that they should travel together next day; and Peregrine handed the
lady to her chamber, where he wished her good night with another warm
squeeze, which she returned. This favourable hint made his heart bound
with a transport of joy: he lay in wait for an opportunity of declaring
himself; and seeing the husband go down into the yard with a candle,
glided softly into his apartment, where he found her almost undressed.
Impelled by the impetuosity of his passion, which was still more
inflamed by her present luscious appearance, and encouraged by
the approbation she had already expressed, he ran towards her with
eagerness, crying, "Zounds! madam, your charms are irresistible!" and
without further ceremony would have clasped her in his arms, had she not
begged him for the love of God to retire; for should Mr. Hornbeck return
and find him there, she would be undone for ever. He was not so blinded
by his passion, but that he saw the reasonableness of her fear; and as
he could not pretend to crown his wishes at that interview, he avowed
himself her lover, assured her that he would exhaust his whole invention
in finding a proper opportunity for throwing himself at her feet; and in
the mean time he ravished sundry small favours, which she in the hurry
of her fright, could not withhold from his impudence of address. Having
thus settled the preliminaries, he withdrew to his own chamber, and
spent the whole night in contriving stratagems to elude the jealous
caution of his fellow-traveller.



CHAPTER XXXVIII.



They set out in company, breakfast at Abbeville, dine at Amiens and,
about eleven o'clock, arrive at Chantilly where Peregrine executes a
Plan which he had concerted upon Hornbeck.


The whole company by agreement rose and departed before day, and
breakfasted at Abbeville, where they became acquainted with the finesse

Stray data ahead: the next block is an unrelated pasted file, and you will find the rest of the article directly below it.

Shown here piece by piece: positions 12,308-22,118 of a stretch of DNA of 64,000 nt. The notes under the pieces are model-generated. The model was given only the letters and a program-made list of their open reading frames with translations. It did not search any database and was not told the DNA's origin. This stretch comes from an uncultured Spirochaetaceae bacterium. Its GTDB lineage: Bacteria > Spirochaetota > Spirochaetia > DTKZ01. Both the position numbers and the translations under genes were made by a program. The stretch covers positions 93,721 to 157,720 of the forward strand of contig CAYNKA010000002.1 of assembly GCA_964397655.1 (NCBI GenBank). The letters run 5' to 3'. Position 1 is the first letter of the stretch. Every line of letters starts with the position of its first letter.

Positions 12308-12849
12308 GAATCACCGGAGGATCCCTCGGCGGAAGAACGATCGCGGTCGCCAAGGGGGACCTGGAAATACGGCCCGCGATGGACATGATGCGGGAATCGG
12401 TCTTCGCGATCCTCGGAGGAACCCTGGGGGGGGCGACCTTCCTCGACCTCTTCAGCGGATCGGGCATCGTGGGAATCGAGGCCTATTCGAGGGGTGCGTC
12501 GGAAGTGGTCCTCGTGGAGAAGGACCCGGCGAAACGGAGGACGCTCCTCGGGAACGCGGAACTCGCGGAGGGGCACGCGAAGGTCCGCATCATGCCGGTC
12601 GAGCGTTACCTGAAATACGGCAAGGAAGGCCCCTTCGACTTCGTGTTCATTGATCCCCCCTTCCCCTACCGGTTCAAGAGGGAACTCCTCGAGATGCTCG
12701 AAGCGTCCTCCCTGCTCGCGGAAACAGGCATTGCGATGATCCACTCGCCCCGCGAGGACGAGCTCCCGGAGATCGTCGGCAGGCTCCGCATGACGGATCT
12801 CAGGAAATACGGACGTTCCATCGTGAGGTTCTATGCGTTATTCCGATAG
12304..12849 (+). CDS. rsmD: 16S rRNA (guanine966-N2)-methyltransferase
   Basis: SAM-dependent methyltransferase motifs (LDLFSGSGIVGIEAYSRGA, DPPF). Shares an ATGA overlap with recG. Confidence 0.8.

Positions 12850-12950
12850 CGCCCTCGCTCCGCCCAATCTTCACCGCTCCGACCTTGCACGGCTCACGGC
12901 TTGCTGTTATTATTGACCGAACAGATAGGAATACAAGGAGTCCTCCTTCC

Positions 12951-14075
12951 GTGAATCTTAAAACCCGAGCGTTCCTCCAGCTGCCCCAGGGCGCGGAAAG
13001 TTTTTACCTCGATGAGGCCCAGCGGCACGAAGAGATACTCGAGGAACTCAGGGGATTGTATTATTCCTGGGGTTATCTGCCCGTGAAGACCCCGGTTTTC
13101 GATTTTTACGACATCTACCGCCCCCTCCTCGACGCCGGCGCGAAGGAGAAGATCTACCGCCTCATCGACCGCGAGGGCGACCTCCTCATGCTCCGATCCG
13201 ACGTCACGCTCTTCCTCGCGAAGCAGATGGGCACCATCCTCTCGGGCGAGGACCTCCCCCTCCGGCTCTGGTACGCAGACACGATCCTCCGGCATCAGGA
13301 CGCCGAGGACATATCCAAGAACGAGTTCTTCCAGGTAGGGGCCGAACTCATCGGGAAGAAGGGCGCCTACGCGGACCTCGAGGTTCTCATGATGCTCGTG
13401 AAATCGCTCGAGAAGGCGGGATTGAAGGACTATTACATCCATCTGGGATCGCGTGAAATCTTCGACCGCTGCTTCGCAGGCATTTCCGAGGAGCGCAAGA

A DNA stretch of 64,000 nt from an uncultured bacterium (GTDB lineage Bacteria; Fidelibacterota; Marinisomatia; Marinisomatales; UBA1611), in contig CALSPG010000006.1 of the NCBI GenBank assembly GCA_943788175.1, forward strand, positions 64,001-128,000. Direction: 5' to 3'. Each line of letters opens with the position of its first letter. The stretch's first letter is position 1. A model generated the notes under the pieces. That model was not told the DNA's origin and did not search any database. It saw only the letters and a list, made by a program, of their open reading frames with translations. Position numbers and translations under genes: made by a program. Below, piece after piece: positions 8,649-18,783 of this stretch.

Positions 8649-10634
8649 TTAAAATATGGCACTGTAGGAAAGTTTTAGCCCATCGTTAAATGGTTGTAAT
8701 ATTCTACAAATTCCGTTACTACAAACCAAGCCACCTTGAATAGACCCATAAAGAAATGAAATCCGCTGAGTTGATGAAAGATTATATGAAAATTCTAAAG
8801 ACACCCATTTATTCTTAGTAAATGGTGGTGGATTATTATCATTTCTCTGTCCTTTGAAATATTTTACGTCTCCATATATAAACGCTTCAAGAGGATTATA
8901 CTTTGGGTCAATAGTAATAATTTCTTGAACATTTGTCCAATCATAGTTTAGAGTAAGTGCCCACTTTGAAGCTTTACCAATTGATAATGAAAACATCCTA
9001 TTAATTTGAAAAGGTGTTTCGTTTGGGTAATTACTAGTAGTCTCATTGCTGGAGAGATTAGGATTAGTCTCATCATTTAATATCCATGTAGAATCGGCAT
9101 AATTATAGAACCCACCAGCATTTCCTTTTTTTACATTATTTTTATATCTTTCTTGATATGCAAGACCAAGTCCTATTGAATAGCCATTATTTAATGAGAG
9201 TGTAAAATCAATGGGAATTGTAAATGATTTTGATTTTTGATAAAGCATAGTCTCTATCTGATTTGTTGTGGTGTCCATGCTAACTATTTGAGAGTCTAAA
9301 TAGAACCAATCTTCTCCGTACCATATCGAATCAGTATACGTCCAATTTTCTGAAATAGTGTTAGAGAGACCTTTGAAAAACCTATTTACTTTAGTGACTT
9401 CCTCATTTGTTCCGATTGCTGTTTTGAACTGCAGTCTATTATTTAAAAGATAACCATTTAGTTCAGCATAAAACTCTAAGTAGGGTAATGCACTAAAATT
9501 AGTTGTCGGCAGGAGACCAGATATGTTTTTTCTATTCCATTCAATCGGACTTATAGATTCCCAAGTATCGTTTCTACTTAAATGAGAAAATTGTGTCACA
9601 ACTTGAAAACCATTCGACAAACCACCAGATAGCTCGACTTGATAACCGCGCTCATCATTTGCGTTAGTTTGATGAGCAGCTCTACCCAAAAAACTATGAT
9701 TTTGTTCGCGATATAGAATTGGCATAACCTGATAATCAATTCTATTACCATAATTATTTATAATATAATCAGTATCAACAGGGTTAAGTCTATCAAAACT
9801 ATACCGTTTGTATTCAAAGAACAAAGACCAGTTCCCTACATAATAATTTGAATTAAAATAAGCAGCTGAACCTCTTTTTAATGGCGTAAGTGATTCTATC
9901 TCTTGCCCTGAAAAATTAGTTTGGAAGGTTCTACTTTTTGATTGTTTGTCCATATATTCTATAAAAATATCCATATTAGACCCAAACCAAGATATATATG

of their Bernay landlord, who had imposed upon them, in affirming that
they would not have been admitted after the gates were shut. From thence
they proceeded to Amiens, where they dined, and were pestered by begging
friars; and the roads being deep, it was eleven o'clock at night before
they reached Chantilly, where they found supper already dressed, in
consequence of having despatched the valet-de-chambre before them on
horseback.

The constitution of Hornbeck being very much impaired by a life of
irregularity, he found himself so fatigued with his day's journey, which
amounted to upwards of a hundred miles, that when he sat down at table,
he could scarce sit upright; and in less than three minutes began to
nod in his chair. Peregrine, who had foreseen and provided for this
occasion, advised him to exhilarate his spirits with a glass of wine;
and the proposal being embraced, tipped his valet-de-chambre the wink,
who, according to the instructions he had received, qualified the
Burgundy with thirty drops of laudanum, which this unfortunate
husband swallowed in one glass. The dose, cooperating with his former
drowsiness, lulled him so fast to sleep, as it were instantaneously,
that it was found necessary to convey him to his own chamber, where his
footman undressed and put him to bed: nor was Jolter (naturally of a
sluggish disposition) able to resist his propensity to sleep, without
suffering divers dreadful yawns, which encouraged his pupil to
administer the same dose to him, which had operated so successfully upon
the other Argus. This cordial had not such gentle effect upon the rugged
organs of Jolter as upon the more delicate nerves of Hornbeck; but
discovered itself in certain involuntary startings, and convulsive
motions in the muscles of his face; and when his nature at length
yielded to the power of this medicine, he sounded the trumpet so loud
through his nostrils, that our adventurer was afraid the noise would
wake his other patient, and consequently the accomplishment of his aim.
The governor was therefore committed to the care of Pipes, who lugged
him into the next room, and having stripped off his clothes, tumbled him
into his nest, while the two lovers remained at full liberty to indulge
their mutual passion.

Peregrine, in the impatience of his inclination, would have finished
the fate of Hornbeck immediately; but his inamorata disapproved of his
intention, and represented that their being together by themselves for
any length of time would be observed by her servant, who was kept as a
spy upon her actions; so that they had recourse to another scheme which
was executed in this manner. He conducted her into her own apartment in
presence of her footman, who lighted them thither, and wishing her good
rest, returned to his own chamber, where he waited till everything was
quiet in the house; then stealing softly to her door, which had been
left open for his admission in the dark, he found the husband still
secure in the embraces of sleep, and the lady in a loose gown, ready to
seal his happiness. He conveyed her to his own chamber; but his guilty
passion was not gratified.

The opium which had been given to Jolter, together with the wine he had
drunk, produced such a perturbation in his fancy, that he was visited